You are here

Justice News

Department of Justice
U.S. Attorney’s Office
Eastern District of California

FOR IMMEDIATE RELEASE
Tuesday, July 5, 2016

Stockton Woman Pleads Guilty in Phony Tax Return Scheme

FRESNO, Calif. — Vivian Marie Williams, 51, of Stockton, pleaded guilty today to a conspiracy to submit false claims for income tax refunds and to identity theft, Acting United States Attorney Phillip A. Talbert announced.

According to court documents, Williams was a tax preparer who operated out of her home in Stockton, using the business name Williams Financial Service. Between January 2010 and March 2011, Williams submitted tax returns for both legitimate clients and in the names of victims of identity theft. The tax returns for legitimate clients reported inflated business and wage income, which allowed the taxpayers to claim a higher tax refund as a result of the Earned Income Tax Credit and the Child Tax Credit. The tax returns for victims of identity theft were submitted without the knowledge of the taxpayers, and allowed Williams to collect tax refunds on their behalf. During the scheme, Williams admitted she submitted at least $61,531 in false claims to the IRS.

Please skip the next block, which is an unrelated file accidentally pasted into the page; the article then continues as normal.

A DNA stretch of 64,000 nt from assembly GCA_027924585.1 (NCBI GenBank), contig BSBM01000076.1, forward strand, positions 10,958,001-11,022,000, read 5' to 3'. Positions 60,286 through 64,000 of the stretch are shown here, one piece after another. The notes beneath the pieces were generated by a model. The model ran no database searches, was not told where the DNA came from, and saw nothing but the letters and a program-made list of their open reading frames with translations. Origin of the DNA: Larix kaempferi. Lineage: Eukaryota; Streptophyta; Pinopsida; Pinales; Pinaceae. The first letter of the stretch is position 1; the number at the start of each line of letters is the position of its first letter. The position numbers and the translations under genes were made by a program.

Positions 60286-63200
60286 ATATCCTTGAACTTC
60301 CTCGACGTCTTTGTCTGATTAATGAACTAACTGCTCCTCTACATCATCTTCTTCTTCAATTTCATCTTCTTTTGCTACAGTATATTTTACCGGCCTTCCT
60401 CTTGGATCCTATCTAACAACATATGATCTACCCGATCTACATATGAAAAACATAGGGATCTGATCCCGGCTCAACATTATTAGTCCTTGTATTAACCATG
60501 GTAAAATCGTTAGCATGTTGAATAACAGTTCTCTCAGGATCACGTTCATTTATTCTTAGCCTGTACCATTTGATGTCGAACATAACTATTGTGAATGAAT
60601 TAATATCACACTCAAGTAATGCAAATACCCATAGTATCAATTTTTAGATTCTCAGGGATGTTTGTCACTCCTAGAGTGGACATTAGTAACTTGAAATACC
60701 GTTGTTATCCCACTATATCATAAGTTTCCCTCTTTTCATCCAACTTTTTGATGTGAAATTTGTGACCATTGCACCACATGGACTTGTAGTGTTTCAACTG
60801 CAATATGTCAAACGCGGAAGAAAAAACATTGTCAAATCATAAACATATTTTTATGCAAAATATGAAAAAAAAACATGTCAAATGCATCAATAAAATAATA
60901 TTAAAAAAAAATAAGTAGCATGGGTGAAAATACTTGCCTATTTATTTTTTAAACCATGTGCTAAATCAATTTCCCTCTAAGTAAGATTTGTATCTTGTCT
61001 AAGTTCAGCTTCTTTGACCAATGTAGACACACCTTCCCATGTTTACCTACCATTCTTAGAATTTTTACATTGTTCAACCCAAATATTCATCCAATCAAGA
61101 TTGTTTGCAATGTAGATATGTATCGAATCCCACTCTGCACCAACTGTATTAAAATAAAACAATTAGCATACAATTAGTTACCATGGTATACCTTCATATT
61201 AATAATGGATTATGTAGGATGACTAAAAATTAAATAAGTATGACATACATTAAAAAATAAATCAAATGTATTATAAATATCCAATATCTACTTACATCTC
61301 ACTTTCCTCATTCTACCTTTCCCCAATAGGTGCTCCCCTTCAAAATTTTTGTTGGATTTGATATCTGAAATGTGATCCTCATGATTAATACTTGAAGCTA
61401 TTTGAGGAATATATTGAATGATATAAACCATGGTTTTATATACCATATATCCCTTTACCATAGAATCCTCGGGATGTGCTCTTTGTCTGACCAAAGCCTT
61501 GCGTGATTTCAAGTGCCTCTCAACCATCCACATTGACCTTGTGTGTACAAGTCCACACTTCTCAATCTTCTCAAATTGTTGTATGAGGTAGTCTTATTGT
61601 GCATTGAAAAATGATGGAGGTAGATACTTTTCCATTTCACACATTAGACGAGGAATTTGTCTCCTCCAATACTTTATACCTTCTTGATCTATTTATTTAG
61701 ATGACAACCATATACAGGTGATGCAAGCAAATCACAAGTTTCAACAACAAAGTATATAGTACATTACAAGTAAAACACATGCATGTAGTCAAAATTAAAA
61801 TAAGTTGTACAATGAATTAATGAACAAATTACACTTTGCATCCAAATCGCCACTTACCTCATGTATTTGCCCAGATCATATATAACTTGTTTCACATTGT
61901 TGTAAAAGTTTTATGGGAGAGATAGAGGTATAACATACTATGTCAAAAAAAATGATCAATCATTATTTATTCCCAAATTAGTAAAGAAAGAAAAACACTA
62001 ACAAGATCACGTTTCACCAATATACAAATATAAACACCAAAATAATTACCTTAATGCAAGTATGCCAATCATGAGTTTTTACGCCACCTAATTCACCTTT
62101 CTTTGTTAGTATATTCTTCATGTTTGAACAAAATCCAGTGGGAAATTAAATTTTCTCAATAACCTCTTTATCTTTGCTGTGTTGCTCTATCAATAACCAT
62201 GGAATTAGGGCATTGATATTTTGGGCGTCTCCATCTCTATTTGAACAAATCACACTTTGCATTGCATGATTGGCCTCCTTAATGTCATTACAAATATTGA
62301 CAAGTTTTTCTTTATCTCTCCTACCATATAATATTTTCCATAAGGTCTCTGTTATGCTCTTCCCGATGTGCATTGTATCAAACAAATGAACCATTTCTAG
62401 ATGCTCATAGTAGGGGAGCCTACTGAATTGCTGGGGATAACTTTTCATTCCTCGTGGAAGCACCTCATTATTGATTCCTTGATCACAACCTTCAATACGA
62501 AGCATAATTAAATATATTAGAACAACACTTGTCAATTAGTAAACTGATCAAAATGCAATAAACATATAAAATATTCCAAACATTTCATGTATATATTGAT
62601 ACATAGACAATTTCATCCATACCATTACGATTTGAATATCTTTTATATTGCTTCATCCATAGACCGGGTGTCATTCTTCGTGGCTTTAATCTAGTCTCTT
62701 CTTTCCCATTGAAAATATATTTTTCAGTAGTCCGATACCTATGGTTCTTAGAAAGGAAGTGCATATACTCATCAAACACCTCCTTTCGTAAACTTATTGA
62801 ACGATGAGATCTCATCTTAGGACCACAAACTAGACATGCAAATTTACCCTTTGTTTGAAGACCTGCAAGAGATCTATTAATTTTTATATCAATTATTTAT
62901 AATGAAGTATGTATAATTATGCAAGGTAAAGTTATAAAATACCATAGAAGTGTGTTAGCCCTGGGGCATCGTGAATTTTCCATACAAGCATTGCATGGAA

Co-defendant Darrell Lemont Morris, 45, of Stockton, allegedly conspired with Williams and allowed her to use his bank accounts for the deposit of tax refunds of victims of identity theft, and then shared in the proceeds with Williams. The case against Morris is still pending. He is scheduled for a status conference on July 25, 2016, at 1:00 PM before U.S. Magistrate Judge Barbara A. McAuliffe. The charges are only allegations; he is presumed innocent until and unless proven guilty beyond a reasonable doubt.

This case is the product of an investigation by the Internal Revenue Service, Criminal Investigation. Assistant United States Attorney Mark J. McKeon is prosecuting the case.

Williams is scheduled to be sentenced by United States District Judge Dale A. Drozd on October 17, 2016. Williams faces a maximum statutory penalty of 10 years in prison and a $250,000 fine for the conspiracy; and 15 years in prison and a $250,000 fine for identity theft. The actual sentence, however, will be determined at the discretion of the court after consideration of any applicable statutory factors and the Federal Sentencing Guidelines, which take into account a number of variables.

Topic(s): 
Tax
Press Release Number: 
1:15-cr-028-DAD
Updated July 5, 2016